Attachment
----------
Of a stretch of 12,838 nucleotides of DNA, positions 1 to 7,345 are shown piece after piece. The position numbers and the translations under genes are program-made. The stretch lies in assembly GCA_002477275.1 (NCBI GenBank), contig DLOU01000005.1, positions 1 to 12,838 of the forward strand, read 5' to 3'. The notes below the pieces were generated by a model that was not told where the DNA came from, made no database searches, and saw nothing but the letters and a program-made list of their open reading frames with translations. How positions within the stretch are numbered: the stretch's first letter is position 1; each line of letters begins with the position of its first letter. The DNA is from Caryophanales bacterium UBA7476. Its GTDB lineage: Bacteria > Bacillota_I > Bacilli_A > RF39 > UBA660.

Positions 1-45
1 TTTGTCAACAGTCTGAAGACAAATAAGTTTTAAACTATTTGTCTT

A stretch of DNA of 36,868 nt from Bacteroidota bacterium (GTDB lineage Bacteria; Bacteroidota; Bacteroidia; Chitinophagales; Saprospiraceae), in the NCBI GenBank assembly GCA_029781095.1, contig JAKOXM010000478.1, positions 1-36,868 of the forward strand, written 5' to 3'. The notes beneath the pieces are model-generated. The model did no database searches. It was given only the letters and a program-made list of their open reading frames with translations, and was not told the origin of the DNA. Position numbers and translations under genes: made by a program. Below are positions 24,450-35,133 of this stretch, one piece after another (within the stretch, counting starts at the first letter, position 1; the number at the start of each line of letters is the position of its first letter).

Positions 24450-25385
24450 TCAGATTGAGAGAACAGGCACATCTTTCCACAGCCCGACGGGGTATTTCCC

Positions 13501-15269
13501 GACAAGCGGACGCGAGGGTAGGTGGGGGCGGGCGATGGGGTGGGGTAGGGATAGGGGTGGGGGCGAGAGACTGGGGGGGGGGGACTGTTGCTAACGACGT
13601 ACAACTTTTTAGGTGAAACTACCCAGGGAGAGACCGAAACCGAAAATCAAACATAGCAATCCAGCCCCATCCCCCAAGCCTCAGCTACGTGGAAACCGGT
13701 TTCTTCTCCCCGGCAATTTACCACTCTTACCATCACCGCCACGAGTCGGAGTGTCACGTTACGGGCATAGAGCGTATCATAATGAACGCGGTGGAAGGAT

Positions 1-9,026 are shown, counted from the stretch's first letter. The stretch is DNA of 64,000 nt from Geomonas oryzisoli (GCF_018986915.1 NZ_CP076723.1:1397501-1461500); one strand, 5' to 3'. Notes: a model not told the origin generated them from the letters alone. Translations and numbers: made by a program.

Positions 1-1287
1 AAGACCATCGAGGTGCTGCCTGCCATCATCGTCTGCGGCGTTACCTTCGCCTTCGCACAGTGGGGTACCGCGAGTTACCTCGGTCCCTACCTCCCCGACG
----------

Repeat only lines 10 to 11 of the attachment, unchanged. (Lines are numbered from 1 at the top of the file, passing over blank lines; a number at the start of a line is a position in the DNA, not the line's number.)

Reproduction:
13701 TTCTTCTCCCCGGCAATTTACCACTCTTACCATCACCGCCACGAGTCGGAGTGTCACGTTACGGGCATAGAGCGTATCATAATGAACGCGGTGGAAGGAT

Positions 1-9,026 are shown, counted from the stretch's first letter. The stretch is DNA of 64,000 nt from Geomonas oryzisoli (GCF_018986915.1 NZ_CP076723.1:1397501-1461500); one strand, 5' to 3'. Notes: a model not told the origin generated them from the letters alone. Translations and numbers: made by a program.